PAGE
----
Sovereign Grace Blog

Sermon Summary - To Oppose God’s Glory is to Lose in the End

To Oppose God’s Glory is to Lose in the End - Acts 12:18-24

As we continue in Acts 12, the main point is clear: God created the universe for His glory, and those who oppose His glory by lifting themselves up, in the end will lose. But those who were glory seekers, and are now objects of God’s mercy and have turned to lift up His glory through the gospel of Jesus, will win. Luke portrays the church as feeling insignificant in the vast Roman empire with Herod Agrippa having just killed James. The story then turned as God rescued Peter from prison, and later sends an angel to kill Herod. The truth of God’s word continued marching on, multiplying and increasing. The reality of God’s people has been the story of human history, feeling insignificant, lonely, and abandoned. But the message of the saints that came before us has remained the same: hold firm to the gospel, despite changes in the opposing culture and government.

Continuing in verse 20 (Acts 12:20), right after an angel had rescued Peter from prison, we see Herod’s anger as he ordered the deaths of the soldiers who were in charge of Peter. Herod’s pursuit of glory was stripped which caused him to stop caring about the Jews and turn his focus to Caesarea. Herod loved the praise of men which caused a head-on collision with God. Luke could have chosen to skip over Herod’s death but he wanted believers to see the sin of glory seeking. According to Josephus, Herod was seeking favor with Caesar by putting on athletic games. Luke writes that Herod delivered a speech but doesn’t include it’s content. Instead he focused on what Herod looked like and the response of the crowds. Herod wore a royal robe made out of silver causing him to shine when the sun hit him, mesmerizing the crowd. They ascribed deity to the king, which he gladly received. God sovereignly allowed this so we can see where self exaltation leads to, “For everyone who exalts himself will be humbled” (Luke 14:11). "Immediately an angel of the Lord struck him down, because he did not give God the glory, and he was eaten by worms and breathed his last” (Acts 12:23). Josephus explains that Herod immediately went down with horrific stomach pain and suffered for five days until he died. Even though Herod knew the word of the Lord, knew about King Nebuchadnezzar and how he was humbled, he never gave God the glory.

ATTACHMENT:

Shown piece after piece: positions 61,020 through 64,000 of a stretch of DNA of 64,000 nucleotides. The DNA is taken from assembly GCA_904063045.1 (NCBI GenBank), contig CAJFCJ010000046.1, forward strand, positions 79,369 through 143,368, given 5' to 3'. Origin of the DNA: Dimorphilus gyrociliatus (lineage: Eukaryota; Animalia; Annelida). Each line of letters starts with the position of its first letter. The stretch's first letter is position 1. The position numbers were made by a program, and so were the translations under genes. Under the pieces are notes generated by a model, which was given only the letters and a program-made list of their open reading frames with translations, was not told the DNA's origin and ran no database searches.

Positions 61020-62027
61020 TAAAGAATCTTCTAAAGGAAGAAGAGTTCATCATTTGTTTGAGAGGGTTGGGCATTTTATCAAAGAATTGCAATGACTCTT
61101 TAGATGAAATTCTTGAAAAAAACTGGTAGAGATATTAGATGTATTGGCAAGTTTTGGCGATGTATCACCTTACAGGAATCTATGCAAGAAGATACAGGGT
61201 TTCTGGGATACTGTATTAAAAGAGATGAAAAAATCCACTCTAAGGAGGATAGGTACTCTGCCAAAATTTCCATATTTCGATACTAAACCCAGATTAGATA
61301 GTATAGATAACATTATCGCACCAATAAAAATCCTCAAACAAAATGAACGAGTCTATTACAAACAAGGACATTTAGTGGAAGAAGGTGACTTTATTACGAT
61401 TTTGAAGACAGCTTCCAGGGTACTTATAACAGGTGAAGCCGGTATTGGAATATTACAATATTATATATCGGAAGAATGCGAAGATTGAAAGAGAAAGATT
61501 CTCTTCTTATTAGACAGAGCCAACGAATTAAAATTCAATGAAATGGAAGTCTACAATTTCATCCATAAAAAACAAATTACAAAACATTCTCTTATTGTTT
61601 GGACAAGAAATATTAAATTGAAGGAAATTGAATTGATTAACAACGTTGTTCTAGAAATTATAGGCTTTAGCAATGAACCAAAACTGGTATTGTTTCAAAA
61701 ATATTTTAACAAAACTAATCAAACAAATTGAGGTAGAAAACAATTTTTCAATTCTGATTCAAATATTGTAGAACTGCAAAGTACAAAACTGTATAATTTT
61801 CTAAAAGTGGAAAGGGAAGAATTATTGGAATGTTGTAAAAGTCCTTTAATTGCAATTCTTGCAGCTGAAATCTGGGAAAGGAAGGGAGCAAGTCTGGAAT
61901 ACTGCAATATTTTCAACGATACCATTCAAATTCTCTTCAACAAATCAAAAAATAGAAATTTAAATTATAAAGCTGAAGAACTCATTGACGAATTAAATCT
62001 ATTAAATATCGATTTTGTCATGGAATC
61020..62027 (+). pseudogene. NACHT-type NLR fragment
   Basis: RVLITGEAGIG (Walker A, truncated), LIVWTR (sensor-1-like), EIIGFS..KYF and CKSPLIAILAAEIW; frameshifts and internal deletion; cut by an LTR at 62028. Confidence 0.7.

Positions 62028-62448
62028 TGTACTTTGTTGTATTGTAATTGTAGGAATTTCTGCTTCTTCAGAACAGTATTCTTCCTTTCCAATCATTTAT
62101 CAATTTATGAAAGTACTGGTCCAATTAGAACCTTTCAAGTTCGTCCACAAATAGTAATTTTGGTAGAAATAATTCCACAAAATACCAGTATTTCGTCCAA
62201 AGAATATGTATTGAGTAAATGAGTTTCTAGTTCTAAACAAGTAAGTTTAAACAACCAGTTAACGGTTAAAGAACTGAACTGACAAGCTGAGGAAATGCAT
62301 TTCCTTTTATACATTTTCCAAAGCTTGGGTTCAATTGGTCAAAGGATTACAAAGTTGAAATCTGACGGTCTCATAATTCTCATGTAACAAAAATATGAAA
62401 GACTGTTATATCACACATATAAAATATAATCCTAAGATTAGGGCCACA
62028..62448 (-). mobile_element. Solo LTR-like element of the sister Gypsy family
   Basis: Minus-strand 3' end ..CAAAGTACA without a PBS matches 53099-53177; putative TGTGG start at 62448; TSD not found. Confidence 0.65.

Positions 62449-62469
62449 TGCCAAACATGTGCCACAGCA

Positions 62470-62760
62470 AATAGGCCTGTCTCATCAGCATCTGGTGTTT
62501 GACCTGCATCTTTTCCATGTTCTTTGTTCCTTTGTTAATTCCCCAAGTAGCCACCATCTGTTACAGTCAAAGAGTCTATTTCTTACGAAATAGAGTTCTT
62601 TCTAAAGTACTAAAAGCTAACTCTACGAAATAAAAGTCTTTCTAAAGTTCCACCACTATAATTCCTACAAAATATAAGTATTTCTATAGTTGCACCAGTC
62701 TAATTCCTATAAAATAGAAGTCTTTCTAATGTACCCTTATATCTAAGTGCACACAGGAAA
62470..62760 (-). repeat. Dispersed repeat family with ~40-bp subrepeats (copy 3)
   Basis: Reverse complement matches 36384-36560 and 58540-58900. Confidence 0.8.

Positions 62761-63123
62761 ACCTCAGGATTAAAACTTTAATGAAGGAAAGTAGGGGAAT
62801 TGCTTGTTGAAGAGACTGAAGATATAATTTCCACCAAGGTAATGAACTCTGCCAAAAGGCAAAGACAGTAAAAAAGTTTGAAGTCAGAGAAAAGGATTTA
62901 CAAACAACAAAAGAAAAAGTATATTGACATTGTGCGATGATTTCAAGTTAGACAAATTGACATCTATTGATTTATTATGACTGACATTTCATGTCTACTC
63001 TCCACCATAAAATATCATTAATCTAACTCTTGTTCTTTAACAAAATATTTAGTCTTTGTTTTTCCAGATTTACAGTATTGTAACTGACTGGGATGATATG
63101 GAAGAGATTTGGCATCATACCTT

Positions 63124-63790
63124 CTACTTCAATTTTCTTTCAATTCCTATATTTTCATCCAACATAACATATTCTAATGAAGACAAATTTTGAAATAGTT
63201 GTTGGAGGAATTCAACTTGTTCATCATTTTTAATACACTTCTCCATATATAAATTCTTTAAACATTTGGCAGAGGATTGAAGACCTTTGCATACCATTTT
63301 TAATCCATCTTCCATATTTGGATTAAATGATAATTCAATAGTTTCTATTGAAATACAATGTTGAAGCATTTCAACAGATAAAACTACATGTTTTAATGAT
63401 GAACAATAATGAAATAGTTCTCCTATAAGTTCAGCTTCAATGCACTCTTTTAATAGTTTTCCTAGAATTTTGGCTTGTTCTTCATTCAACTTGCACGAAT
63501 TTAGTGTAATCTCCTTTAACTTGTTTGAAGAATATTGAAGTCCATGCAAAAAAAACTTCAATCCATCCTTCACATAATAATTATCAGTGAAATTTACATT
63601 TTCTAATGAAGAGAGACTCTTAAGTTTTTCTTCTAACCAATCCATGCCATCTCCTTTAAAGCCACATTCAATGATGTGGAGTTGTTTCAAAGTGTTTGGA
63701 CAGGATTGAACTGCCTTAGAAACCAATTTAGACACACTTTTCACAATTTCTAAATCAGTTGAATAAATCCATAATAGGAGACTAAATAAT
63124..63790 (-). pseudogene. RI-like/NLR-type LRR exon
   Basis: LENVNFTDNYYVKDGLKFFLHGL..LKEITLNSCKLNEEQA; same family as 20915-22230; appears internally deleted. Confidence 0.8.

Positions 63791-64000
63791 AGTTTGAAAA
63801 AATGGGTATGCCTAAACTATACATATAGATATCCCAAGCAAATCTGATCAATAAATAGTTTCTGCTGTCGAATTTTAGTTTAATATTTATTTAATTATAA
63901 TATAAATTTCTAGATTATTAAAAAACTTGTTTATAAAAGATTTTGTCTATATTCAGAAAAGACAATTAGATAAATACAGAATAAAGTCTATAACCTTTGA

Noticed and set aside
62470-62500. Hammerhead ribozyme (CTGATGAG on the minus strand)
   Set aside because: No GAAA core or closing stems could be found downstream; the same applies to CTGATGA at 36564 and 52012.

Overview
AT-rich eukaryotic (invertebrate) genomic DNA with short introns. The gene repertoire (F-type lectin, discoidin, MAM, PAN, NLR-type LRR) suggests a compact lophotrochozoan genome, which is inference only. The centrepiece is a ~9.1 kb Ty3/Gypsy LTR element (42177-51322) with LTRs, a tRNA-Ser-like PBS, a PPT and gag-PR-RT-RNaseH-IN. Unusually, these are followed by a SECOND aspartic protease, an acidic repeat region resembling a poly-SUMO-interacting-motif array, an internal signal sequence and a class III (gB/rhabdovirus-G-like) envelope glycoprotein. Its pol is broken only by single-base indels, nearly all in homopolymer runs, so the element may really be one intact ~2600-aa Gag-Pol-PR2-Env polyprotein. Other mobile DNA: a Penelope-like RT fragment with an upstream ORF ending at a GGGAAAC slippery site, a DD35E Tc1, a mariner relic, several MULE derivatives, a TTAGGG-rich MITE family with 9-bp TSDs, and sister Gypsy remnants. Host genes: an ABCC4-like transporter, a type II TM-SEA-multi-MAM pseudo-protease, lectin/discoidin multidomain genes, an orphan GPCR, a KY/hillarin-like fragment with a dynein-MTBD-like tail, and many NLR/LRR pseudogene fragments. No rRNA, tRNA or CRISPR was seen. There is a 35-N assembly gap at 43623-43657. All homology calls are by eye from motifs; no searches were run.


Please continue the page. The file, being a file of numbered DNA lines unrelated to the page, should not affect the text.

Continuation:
The message is clear, God is not to be trifled with. He created the universe for His glory and those who oppose His glory by exalting themselves will, sooner or later, lose. “I am the Lord, that is my name; my glory I give to no other, nor my praise to carved idols.” (Isaiah 42:8). To seek glory for ourselves is to declare war on God. This same God also saves sinners to extend His glory, in order to make a name for Himself. (Isaiah 43:7, Ephesians 1:5-6, 2 Thessalonians 1:10). No one can be devoted to Jesus and seek our own glory at the same time. We as believers should beware of the temptation to our pride, arrogance, and self exaltation. The promotion and glory seeking of ourselves is inherently wrong and sinful. Herod is an example of foolishness, even when he seemed to be something worthy of praise. The only reason we won’t receive the same judgement is because of the unmerited mercy and forgiveness of God through Jesus Christ. We are called to be like Peter, when he lifted Cornelius up from worshipping him saying “Stand up; I too am a man” (Acts 10:26). The secret of cutting the root of self glorification is by finding more delight and joy in the glory of God and holding on to the truth in 1 Peter 1:8 “though you have not seen him, you love him. Though you do not now see him, you believe in him and rejoice with joy that inexpressible and filled with glory.”


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